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Trial registered on ANZCTR


Registration number
ACTRN12613001270707
Ethics application status
Approved
Date submitted
25/09/2013
Date registered
18/11/2013
Date last updated
19/07/2016
Type of registration
Prospectively registered

Titles & IDs
Public title
Efficacy of Metacognitive Therapy for Prolonged Grief Disorder: A Randomised Control Trial.
Scientific title
Randomised controlled trial to measure the efficacy of a metacognitive based treatment for adults with prolonged grief
Secondary ID [1] 283201 0
Nil known
Universal Trial Number (UTN)
Trial acronym
Linked study record

Health condition
Health condition(s) or problem(s) studied:
Prolonged Grief 290060 0
Condition category
Condition code
Mental Health 290435 290435 0 0
Depression

Intervention/exposure
Study type
Interventional
Description of intervention(s) / exposure
The Metacognitive Group Therapy program targets maladaptive coping strategies by eliminating worry/rumination, maladaptive attention strategies, and enhancing metacognitive flexibility, which in turn allows natural processing and normal cognitions to occur. The manual comprises three components: engagement in therapy, metacognitive therapy, and maintenance (Rees & van Koesveld, 2009). Each of the 10 modules of the manual will be reviewed and modified by Associate Professor Clare Rees, Dr Moira O’Connor, Dr Lauren Breen, and I to produce a MCT program for PGD. Chambless and Ollendick (2001) argue treatment manulisation is important in evaluating the effects of a specific treatment, as it allows treatment fidelity assessment and an operational definition of the treatment.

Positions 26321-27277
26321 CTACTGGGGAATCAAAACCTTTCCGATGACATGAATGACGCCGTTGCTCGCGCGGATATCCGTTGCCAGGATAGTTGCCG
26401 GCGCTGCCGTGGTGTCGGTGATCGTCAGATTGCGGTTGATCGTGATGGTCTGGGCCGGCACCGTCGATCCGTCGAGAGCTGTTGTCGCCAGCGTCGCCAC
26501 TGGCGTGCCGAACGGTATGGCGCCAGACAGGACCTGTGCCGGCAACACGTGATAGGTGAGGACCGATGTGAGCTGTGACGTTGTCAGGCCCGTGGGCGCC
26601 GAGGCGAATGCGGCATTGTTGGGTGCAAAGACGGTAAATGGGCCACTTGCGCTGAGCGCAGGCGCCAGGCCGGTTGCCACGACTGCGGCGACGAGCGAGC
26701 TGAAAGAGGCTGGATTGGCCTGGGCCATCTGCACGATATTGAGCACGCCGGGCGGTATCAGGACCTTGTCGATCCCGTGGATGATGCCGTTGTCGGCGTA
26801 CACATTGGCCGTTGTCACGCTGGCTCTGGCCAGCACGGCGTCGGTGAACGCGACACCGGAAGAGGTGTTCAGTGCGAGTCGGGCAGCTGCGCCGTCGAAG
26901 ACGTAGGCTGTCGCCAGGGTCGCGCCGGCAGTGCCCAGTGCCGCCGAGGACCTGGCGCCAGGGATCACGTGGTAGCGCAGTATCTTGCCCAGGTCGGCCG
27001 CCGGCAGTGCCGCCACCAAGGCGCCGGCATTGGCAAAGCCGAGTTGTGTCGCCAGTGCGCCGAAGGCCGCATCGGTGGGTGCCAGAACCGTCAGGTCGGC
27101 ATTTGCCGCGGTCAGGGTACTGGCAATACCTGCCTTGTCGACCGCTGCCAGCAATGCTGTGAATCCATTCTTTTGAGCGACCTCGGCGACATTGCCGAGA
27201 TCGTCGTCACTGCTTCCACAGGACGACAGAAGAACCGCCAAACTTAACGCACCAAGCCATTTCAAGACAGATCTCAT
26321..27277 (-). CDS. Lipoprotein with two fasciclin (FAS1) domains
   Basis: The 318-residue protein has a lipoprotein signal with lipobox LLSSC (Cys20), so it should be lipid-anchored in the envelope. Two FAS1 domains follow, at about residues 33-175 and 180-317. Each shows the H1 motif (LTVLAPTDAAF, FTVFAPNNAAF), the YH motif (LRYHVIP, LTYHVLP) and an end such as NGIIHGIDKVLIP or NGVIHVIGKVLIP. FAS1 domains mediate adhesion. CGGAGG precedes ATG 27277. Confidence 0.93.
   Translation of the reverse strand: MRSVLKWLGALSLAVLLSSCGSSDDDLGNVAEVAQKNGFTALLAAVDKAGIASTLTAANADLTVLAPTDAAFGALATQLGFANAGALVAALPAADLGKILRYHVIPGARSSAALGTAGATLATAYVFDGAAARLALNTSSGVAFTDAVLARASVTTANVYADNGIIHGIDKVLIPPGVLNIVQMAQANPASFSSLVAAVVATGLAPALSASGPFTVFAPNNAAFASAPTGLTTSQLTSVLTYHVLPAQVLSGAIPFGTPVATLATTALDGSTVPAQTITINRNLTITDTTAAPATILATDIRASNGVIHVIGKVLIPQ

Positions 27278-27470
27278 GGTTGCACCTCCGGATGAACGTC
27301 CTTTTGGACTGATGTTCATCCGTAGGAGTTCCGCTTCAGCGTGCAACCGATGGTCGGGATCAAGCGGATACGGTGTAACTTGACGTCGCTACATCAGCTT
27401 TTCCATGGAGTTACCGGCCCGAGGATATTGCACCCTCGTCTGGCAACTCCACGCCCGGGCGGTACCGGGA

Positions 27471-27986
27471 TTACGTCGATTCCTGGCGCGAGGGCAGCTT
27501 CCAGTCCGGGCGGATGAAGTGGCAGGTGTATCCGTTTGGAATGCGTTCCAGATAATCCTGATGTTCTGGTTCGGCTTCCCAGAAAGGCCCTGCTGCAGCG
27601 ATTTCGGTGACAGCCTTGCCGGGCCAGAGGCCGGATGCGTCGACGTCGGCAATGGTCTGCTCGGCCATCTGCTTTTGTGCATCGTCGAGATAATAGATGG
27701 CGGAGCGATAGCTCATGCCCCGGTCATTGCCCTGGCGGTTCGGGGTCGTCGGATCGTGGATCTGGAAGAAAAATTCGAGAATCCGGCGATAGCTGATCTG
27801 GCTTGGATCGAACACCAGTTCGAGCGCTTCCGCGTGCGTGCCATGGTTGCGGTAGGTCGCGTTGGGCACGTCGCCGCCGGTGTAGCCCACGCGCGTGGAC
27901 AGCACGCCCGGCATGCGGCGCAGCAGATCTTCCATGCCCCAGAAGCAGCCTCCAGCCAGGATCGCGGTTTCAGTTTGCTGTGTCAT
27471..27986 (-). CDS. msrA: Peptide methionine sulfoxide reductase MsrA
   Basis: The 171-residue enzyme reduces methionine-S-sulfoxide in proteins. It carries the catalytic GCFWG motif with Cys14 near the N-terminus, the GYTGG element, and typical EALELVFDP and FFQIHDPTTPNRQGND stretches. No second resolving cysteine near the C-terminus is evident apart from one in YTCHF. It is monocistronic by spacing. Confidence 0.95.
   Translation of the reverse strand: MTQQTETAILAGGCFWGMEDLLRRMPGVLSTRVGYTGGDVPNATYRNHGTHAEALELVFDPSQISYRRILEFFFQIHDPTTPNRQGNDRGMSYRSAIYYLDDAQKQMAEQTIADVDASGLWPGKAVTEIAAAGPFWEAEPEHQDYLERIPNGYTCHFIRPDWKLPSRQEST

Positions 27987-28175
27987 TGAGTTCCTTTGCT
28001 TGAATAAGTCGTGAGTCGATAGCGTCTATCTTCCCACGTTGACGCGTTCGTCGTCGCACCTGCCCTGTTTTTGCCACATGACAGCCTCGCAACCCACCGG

The MCT group intervention will be delivered to the intervention group (groups of no less than 10 participants) face-to-face once a week for 2 hours over 6 weeks. Each group session will contain a module overview, the key message, and materials needed. Participants will be asked to complete homework activities between sessions. Participant attendance will be recorded, to certify treatment is received in its entirety, ensuring internal validity. Each group session will be run at the School of Psychology and Speech Pathology (Curtin University), or a more geographically appropriate community centre if required. Refreshments will be provided. The chief investigator and psychology graduate trainee will run the intervention. A program implementation effectiveness checklist will be completed by the chief investigator and graduate psychology student at completion of each session, to control for protocol adherence. Clinical supervision will be provided by Associate Professor Clare Rees with a minimum of 10% of session videotapes checked for adherence to the MCT protocol.